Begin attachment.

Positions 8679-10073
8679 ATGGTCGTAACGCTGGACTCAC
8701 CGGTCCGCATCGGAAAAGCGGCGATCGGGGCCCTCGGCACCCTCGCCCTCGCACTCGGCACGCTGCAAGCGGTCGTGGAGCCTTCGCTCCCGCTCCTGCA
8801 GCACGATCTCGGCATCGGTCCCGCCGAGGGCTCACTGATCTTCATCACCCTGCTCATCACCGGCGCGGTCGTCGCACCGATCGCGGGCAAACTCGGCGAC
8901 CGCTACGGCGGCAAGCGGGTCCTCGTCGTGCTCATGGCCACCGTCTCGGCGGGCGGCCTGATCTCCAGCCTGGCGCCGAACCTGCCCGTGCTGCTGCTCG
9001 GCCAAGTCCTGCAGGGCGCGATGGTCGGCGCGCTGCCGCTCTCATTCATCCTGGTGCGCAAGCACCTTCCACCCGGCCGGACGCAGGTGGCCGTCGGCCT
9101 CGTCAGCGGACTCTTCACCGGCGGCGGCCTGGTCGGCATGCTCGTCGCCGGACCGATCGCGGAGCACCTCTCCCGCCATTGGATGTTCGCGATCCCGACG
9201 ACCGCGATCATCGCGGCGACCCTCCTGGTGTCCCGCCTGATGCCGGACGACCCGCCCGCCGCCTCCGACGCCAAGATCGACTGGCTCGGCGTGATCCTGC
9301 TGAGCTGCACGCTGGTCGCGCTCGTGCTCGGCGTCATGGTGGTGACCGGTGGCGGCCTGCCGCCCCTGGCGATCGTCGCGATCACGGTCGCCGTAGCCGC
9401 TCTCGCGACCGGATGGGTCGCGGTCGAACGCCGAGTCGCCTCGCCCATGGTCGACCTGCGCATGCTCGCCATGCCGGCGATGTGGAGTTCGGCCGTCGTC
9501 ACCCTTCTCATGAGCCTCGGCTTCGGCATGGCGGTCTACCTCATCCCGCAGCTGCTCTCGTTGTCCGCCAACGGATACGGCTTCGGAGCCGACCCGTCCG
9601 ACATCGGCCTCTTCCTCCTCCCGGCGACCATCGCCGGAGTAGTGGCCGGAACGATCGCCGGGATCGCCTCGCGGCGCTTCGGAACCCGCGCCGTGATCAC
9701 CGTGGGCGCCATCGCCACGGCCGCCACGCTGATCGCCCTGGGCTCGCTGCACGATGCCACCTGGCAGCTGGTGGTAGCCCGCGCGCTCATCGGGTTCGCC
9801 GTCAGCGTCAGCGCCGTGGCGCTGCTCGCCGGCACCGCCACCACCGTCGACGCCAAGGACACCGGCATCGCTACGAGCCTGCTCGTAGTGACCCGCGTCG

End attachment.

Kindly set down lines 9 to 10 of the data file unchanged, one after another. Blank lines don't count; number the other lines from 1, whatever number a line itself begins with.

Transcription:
9301 TGAGCTGCACGCTGGTCGCGCTCGTGCTCGGCGTCATGGTGGTGACCGGTGGCGGCCTGCCGCCCCTGGCGATCGTCGCGATCACGGTCGCCGTAGCCGC
9401 TCTCGCGACCGGATGGGTCGCGGTCGAACGCCGAGTCGCCTCGCCCATGGTCGACCTGCGCATGCTCGCCATGCCGGCGATGTGGAGTTCGGCCGTCGTC